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ERIC Number: ED526753
Record Type: Non-Journal
Publication Date: 2009
Pages: 167
Abstractor: As Provided
Reference Count: 0
ISBN: ISBN-978-1-1095-7163-9
ISSN: N/A
Investigating Extreme Lifestyles through Mangrove Transcriptomics
Dassanayake, Maheshi
ProQuest LLC, Ph.D. Dissertation, University of Illinois at Urbana-Champaign
Mangroves represent phylogenetically diverse taxa in tropical coastal terrestrial habitats. They are extremophiles, evolutionarily adapted to tolerate flooding, anoxia, high temperatures, wind, and high and extremely variable salt conditions in typically resource-poor environments. The genetic basis for these adaptations is, however, virtually unknown. The broad objective of my research was to investigate the genetic basis of tolerance strategies in mangroves. As target species, I have selected the mangroves, "Rhizophora mangle" (Rhizophoraceae) and "Heritiera littoralis" (Malvaceae), two ecologically important extremophiles employing markedly different physiological and life history strategies for survival and dominance in this severe environment. For more in depth analysis at the gene level, I have focused my research on "R. mangle" selected gene families of the phenylpropanoid pathway, their differential expression in different tissues and growth conditions, and the putative regulatory mechanisms governed by upstream promoter elements. Mangroves are very poorly represented in the plant molecular literature and remain an untapped resource for understanding and exploiting plant adaptations to extreme environments. Whether the goal is to elucidate the genetic basis for the physiological adaptations to an extreme lifestyle, or to exploit the group's unique genetic resources, much greater genome-level understanding is needed. The choice of sequencing method for my research was 454-GSFLX pyrosequencing. For maximal representation of conditional transcripts, mRNA was isolated from a wide variety of developmental stages, tissues types, and habitats. Sequencing of a normalized cDNA library for each species yielded a combined 537,635 sequences. For the "R. mangle" transcriptome, 225K sequence reads included 40Mbp. These were assembled de novo into 23K contigs with the average size of 785bp. Similarly for "H. littoralis", 300K sequence reads included 50Mbp and were assembled into 26K contigs with the average size of 768bp. Forty five percent of these were annotated using previously reported sequences in GenBank. These are identified with more than 17,000 distinct gene models recorded in the NCBI RefSeq genome database. Convergent evolution has led mangrove species to a common habitat, representative of extreme environmental conditions. A set of -13K gene ontology (GO) annotations in the two mangrove transcriptomes show that both mangroves include 25-35% increased gene models in response to stress, transport, abiotic or biotic stimulus, signal transduction, and cell organization and biogenesis compared to the "Arabidopsis" genome. Based on GO and KEGG Orthology annotations, I have found remarkable similarities in the two transcriptome profiles, and substantial differences from the model plants, "Arabidopsis" and poplar. These similarities suggest evolutionary convergence at the transcriptome level, and a signature pattern, or "lifestyle", which is not apparent in the phylogenetic relationships. To extend the search for unique transcriptome characteristics of the mangrove lifestyle into other mangroves and to do comparative analysis, I have re-annotated all cDNA sequences of mangroves publicly available to date in a searchable database with "R. mangle" and "H. littoralis" transcriptomes. The mangrove transcriptome database, MTDB, is available at: http://mangrove.illinois.edu. To further investigate the tolerance strategy exemplified by "R. mangle", I have chosen to characterize major structural genes in the phenylpropanoid pathway. Apart from the universal functions of phenylpropanoids, in "R. mangle" they play a pivotal role in plant survival in an extreme environment. The phenylpropanoid pathway leading to proanthocyanidins (PA) and other flavonoids provides a carbon sink and a potent mix of defensive compounds that complement the slow growth pattern of these trees in their low nutrient environment. Therefore, this pathway is an appropriate research emphasis and a start for studies of tolerance. I have characterized phenylalanine ammonia-lyase (PAL), chalcone synthase (CHS), and dihydroflavonol reductase (DFR) gene families in "R. mangle", which are at major regulatpry points in the phenylpropanoid pathway. I have identified one DFR, two CHS, and ten PAL genes in "R. mangle". Differential expression patterns within a family as well as co-expression patterns across families were identified in different tissues indicating possible regulatory mechanisms to achieve high concentrations of specific phenylpropanoid end products. [The dissertation citations contained here are published with the permission of ProQuest LLC. Further reproduction is prohibited without permission. Copies of dissertations may be obtained by Telephone (800) 1-800-521-0600. Web page: http://www.proquest.com/en-US/products/dissertations/individuals.shtml.]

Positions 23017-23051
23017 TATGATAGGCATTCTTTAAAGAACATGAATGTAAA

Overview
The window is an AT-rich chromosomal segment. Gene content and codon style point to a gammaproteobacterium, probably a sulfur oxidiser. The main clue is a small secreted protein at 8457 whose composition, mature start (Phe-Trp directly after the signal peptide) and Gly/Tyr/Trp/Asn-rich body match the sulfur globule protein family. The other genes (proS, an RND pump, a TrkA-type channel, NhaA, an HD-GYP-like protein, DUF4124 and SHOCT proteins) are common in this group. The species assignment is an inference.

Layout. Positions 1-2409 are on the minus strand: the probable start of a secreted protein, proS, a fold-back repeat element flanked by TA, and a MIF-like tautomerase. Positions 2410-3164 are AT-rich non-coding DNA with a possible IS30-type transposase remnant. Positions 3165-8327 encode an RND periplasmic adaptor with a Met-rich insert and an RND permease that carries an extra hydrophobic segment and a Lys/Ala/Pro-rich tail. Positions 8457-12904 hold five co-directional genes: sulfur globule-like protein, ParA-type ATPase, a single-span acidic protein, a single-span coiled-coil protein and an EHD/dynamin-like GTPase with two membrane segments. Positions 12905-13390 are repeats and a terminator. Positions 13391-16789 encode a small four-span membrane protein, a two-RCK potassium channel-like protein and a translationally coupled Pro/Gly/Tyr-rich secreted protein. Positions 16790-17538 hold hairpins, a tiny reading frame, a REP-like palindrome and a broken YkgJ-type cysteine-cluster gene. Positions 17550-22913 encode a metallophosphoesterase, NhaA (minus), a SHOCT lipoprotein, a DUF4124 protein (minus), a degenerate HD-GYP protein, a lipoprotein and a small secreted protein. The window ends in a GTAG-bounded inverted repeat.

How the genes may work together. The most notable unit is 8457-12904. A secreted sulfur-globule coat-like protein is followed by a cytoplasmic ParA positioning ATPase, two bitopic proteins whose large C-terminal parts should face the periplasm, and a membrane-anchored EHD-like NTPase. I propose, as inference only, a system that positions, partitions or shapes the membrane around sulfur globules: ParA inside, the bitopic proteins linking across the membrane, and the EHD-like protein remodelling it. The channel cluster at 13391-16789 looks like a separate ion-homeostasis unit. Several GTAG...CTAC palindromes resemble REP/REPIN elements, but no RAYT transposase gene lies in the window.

ProQuest LLC. 789 East Eisenhower Parkway, P.O. Box 1346, Ann Arbor, MI 48106. Tel: 800-521-0600; Web site: http://www.proquest.com/en-US/products/dissertations/individuals.shtml
Publication Type: Dissertations/Theses - Doctoral Dissertations
Education Level: N/A
Audience: N/A
Language: English
Sponsor: N/A
Authoring Institution: N/A